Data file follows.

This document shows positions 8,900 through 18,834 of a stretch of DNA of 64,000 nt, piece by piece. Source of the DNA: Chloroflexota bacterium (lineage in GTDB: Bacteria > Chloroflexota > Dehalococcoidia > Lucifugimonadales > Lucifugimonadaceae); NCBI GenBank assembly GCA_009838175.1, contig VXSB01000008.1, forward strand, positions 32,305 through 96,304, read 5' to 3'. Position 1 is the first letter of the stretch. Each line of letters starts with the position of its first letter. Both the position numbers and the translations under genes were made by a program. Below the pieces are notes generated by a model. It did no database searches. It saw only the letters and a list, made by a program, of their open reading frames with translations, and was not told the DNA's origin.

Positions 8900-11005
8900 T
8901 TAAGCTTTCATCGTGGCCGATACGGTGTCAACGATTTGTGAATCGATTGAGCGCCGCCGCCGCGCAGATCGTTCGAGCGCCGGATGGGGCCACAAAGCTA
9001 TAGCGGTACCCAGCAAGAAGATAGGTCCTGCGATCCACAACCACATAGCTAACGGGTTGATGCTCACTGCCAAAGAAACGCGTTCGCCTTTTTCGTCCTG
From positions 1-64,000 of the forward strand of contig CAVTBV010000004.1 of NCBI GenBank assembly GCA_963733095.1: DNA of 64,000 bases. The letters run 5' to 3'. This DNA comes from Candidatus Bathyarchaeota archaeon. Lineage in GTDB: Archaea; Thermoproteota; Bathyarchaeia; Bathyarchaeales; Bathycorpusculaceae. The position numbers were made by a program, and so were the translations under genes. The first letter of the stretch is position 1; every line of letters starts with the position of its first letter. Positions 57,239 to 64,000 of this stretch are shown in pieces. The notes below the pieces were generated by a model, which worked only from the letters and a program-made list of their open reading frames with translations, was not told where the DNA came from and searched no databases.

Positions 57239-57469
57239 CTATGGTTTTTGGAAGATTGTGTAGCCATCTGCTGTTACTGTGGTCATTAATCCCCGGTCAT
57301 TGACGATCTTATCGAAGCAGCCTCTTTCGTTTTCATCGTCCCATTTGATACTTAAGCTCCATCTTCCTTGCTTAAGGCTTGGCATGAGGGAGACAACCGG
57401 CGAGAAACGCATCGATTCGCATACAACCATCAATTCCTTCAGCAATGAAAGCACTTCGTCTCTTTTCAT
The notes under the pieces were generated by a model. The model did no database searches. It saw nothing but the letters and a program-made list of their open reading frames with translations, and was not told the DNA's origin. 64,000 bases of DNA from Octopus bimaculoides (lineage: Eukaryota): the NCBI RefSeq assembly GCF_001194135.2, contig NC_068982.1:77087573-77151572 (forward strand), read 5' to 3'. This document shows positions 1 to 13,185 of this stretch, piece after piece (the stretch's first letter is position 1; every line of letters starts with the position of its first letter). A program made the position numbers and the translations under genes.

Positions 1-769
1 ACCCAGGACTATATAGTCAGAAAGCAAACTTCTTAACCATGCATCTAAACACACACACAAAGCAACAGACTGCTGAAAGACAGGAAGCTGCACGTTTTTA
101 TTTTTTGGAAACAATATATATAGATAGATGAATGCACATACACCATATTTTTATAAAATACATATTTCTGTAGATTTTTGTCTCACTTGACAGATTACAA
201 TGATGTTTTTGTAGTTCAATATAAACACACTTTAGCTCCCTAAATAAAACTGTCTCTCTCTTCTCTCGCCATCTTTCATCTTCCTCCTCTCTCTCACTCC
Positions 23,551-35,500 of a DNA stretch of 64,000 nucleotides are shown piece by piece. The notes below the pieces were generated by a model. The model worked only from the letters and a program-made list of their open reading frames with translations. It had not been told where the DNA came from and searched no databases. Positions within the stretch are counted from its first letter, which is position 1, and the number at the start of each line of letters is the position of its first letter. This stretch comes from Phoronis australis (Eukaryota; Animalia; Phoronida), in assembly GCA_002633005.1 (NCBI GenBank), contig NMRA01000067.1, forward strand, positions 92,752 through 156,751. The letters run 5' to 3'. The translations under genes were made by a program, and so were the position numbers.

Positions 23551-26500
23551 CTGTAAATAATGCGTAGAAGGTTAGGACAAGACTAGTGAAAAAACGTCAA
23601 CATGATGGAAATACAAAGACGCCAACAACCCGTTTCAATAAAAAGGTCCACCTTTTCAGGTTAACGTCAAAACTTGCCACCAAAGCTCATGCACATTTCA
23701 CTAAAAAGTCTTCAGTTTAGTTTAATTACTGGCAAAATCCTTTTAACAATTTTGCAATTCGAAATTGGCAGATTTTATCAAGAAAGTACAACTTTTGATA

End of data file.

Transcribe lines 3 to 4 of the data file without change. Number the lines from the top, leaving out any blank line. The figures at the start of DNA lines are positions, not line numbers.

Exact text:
8900 T
8901 TAAGCTTTCATCGTGGCCGATACGGTGTCAACGATTTGTGAATCGATTGAGCGCCGCCGCCGCGCAGATCGTTCGAGCGCCGGATGGGGCCACAAAGCTA